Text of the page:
Great romance is a retroactive designation

Ever notice that? On occasion into your social sphere will appear one of those couples. A couple that just seems to fit together and be perfectly attuned to each other. With whom you can tell that, when they look at each other, everyone else in the room vanishes. Epic lovers, perfect partners in crime.

Reactions to and comments about them range from, “Wow” to “I wish…” to “They totally got it right”. And, occasionally, let’s be honest, “God, I hate them…” But do people ever think “That’s great romance” while looking at the couple? Typically great romance doesn’t appear until “til death do us part” has kicked in, be it one’s great-grandparents or stars from the golden age of Hollywood. Or, even more likely, from old books, so they were never even real life, foible-prone individuals.

So what gives? Is qualifying for great romance like qualifying for sainthood? Do you have to pass some tests (set down by people who, most likely, are hardly qualified to judge those particular qualifications) or catalyze something miraculous?

It makes great romance rather intimidating if you ask me. Being real people is hard enough without trying to do and live up to all the things that we need to be and do and feel to qualify us (maybe) for the designation of Partner in a Great Romance. (Don’t get me started on how people’s expectations of relationships have ballooned over time.)

Great romance is also fairly frustrating sometimes. On occasion, new and incendiary romance will just appear and light you up like fireworks. But not often. And more particularly, not on most of the occasions you’d really like it to do so. The whole idea of “it’ll happen when you’re ready for it”, or “you’ll find the right partner once you’re okay with not having a partner at all”, while true enough, is just cruel some days.

As painful and crazy-making as long-distance relationships can be (and have been), they actually make romance in general easier. Even small gestures are amplified and elevated in meaning and effect. Your partner picking up your favourite takeout after a crappy day is sweet. Your invisible partner mailing you a selection of treats local to where he/she lives because he/she thought you might like to try them is very sweet and can make your whole week. “I love you” is never more soul-quenching (and soul corroding…) than when whispered over the phone at 3am from a distance of thousands of miles.

Interestingly, and I’ve mentioned this before, distance between partners warps perceptions. Because they are not possible, mundane domestic activities are elevated to a level of sacredness. What would you give to be able to cook dinner and do the dishes afterward together. And yet, it is doing just such things over and over, night after night, that beats great romance into a coma.

Or so it would seem.

I think one’s definition of great romance changes over time and through life. Married women with kids joke about the erotic value of a spouse emptying the dishwasher without being asked, but it’s only partly in jest. When you’re tired, the kids are sick, and you just worked a full day and now have to cook dinner, clean up, and put the kids to bed, and start laundry, acts that make your real life easier are often rather more meaningful and romantic than a vase of flowers the dog might knock over.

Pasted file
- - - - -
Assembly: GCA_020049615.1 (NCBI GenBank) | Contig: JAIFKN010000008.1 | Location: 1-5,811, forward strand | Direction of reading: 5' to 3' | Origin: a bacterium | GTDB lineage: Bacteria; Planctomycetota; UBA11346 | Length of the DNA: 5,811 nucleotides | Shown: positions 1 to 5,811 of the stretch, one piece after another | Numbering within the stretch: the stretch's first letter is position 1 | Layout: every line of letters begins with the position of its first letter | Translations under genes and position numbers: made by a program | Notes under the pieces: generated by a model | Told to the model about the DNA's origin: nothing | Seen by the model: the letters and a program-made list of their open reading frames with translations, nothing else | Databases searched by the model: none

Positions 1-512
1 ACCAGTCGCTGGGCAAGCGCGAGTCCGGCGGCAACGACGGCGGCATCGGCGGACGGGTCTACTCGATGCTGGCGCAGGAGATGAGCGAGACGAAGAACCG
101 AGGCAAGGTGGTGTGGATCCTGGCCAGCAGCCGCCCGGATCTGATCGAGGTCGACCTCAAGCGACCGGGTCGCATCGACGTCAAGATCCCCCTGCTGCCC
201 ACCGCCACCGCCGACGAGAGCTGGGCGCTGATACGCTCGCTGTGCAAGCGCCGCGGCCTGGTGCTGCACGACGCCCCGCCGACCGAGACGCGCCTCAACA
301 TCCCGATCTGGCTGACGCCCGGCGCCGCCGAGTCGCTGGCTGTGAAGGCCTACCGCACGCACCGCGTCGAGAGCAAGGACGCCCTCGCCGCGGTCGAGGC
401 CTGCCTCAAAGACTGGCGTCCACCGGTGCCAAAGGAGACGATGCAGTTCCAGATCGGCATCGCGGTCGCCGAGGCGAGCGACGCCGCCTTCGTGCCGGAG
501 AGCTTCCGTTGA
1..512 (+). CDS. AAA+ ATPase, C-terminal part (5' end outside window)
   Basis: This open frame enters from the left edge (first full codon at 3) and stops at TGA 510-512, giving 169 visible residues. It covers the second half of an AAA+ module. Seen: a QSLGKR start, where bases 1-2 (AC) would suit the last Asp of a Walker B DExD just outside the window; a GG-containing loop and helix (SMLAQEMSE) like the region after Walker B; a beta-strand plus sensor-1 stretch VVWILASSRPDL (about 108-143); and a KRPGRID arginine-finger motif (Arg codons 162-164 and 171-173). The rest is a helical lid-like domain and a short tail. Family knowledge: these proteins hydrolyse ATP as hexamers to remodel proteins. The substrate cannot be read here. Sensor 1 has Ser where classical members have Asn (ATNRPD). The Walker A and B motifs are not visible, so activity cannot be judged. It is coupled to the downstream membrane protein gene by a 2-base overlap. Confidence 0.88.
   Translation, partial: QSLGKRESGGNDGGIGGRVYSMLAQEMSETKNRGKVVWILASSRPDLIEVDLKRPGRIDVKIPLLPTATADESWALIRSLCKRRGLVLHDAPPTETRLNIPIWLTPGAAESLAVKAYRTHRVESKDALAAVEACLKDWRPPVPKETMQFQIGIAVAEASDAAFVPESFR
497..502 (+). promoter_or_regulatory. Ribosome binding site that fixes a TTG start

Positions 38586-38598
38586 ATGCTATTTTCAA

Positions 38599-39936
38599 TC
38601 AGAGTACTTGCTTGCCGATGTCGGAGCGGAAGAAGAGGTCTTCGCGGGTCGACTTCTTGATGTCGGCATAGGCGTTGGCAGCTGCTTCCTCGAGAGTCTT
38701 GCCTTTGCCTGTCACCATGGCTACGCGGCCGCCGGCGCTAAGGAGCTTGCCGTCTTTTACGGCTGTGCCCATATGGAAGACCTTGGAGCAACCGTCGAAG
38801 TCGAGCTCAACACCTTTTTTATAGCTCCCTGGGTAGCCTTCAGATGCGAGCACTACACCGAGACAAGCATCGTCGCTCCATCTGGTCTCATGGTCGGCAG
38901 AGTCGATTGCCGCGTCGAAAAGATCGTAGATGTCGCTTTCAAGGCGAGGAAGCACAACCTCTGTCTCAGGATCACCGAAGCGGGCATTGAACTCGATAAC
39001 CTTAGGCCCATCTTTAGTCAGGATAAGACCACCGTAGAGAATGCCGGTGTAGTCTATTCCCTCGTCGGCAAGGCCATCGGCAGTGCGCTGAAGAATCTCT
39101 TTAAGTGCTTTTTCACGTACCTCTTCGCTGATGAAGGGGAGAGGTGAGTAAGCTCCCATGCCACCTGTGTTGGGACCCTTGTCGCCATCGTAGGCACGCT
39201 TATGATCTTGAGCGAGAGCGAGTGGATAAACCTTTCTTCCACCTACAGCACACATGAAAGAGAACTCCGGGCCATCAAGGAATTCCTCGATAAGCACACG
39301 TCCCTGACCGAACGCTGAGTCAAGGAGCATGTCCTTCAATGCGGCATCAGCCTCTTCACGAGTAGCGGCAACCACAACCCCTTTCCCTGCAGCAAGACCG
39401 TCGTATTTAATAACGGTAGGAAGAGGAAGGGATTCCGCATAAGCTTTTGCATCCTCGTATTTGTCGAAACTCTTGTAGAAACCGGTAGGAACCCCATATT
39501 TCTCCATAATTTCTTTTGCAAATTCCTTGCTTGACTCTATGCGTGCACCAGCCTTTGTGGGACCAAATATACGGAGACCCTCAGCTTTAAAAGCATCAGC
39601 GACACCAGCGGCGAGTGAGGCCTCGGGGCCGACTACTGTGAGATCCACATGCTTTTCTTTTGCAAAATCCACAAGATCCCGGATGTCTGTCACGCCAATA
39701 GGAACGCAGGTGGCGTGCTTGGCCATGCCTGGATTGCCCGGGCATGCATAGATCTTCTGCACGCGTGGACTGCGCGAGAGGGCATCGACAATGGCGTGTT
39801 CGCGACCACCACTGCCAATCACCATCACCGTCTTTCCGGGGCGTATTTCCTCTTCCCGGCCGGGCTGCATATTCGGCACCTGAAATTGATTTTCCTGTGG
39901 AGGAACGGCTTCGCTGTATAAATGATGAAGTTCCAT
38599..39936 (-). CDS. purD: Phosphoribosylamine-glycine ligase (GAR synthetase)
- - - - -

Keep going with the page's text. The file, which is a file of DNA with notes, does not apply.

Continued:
Of course, all this pondering comes down to me thinking the last while that some romance — great or small — would be nice. People in general are pattern-driven, but when patterns get driven too deeply into life they become ruts. By definition, romance takes place outside those patterns. (But, I wonder, does great romance, by definition, not require its own set of life-long patterns?)

Not coincidentally, the jones for the new and incendiary is there, too. Hardly surprising, really. Autumn is winding down. Maybe part of the desire stems from my life at present, but part is hard-wired. We seek mates in the fall. Keep warm in the winter and all that. Hibernate with someone cute. I’d love to see online dating site stats between September and November. I’d be willing to bet there’s a usage bump.

Really, though, even if you find someone new in the fall to snuggle up to for the winter, new and incendiary is not great romance. Certainly, it can feel like it when you’re in the throes of it, but hell, who in a new relationship bears any resemblance to their usual self? As I mentioned, though, patterns — great romance included — take time. And sometimes you get your definitions mixed up.

Because what qualifies as great romance in other lives isn’t applicable to you (or me). Just like other folks have their own dishwashers full of dishes and “Reader, I married him”, every partnership, every romance, has its own rhythms and symbols and gestures, and it is these that form patterns over time. But if you spend too much time looking out at others’ patterns, it can become increasingly easy to be unable to recognize and appreciate your own.

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